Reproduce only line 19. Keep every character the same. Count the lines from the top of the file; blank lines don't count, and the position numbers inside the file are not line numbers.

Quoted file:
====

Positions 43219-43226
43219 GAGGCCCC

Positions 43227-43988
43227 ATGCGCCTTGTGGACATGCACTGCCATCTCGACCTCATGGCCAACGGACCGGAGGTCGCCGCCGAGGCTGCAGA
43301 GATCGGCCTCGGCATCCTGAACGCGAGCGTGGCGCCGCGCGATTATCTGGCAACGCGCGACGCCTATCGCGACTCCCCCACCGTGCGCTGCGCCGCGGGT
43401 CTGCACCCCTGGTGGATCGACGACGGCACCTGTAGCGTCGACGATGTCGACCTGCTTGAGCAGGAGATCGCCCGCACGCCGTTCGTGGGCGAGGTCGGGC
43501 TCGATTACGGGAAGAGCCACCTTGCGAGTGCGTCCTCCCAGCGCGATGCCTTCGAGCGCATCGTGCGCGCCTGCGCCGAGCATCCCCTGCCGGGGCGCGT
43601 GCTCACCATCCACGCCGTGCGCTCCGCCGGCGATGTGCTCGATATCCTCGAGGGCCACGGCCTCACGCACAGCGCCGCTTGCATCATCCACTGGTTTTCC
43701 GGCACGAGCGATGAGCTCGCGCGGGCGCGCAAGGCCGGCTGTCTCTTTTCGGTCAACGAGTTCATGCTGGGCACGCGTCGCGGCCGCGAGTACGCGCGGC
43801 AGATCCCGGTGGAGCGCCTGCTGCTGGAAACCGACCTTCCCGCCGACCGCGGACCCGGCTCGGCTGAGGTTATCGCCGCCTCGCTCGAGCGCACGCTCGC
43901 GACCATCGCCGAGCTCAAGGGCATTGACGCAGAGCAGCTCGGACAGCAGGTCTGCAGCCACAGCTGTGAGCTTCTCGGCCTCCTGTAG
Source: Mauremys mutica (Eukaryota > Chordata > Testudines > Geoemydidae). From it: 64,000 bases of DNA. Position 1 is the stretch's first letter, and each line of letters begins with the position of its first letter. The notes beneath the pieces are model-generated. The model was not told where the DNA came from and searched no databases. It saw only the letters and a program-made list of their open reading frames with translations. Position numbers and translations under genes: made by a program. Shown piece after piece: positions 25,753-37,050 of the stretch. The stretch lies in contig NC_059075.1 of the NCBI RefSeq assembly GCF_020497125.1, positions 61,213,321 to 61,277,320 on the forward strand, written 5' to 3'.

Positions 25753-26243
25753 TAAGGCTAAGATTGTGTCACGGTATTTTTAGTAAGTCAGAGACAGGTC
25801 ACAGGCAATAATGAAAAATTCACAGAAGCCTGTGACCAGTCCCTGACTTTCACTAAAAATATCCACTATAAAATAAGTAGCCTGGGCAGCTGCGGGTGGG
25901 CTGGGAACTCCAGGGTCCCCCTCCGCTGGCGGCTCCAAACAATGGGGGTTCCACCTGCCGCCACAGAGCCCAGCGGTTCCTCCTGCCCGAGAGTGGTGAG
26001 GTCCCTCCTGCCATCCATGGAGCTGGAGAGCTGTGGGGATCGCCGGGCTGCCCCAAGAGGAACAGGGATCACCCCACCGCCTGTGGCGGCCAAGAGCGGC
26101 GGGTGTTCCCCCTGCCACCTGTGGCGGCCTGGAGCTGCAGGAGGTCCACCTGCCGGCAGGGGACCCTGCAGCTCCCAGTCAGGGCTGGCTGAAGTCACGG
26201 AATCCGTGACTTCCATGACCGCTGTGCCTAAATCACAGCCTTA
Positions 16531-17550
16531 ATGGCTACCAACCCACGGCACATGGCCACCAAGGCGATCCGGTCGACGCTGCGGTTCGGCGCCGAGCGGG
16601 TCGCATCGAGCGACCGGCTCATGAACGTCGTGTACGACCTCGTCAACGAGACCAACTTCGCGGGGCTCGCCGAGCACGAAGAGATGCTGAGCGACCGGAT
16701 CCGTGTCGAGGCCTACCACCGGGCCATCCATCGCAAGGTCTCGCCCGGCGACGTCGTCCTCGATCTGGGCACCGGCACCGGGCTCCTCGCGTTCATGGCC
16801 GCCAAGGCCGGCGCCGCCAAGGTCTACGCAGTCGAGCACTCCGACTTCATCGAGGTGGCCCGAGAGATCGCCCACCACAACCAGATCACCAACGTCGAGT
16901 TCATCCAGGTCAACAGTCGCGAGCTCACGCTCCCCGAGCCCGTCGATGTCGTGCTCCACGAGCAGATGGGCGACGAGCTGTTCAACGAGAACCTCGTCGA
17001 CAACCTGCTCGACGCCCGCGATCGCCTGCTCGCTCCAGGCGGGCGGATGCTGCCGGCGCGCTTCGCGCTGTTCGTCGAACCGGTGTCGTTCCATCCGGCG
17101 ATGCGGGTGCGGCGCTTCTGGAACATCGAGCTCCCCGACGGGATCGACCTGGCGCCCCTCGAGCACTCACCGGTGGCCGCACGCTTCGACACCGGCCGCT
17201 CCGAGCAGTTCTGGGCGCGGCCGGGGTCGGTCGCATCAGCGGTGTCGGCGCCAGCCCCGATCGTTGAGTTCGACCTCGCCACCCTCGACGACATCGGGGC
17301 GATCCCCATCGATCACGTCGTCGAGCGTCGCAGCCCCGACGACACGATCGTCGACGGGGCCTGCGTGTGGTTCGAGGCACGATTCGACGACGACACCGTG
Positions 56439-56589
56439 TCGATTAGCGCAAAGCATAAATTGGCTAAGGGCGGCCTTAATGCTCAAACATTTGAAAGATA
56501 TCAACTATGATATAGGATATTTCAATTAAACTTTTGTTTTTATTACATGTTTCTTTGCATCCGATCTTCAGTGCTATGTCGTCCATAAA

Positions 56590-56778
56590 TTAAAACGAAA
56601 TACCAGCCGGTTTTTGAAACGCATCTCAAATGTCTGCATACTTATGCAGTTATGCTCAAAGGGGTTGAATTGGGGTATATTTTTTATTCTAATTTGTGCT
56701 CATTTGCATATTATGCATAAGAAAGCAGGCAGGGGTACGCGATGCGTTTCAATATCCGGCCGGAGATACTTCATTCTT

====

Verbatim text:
26201 AATCCGTGACTTCCATGACCGCTGTGCCTAAATCACAGCCTTA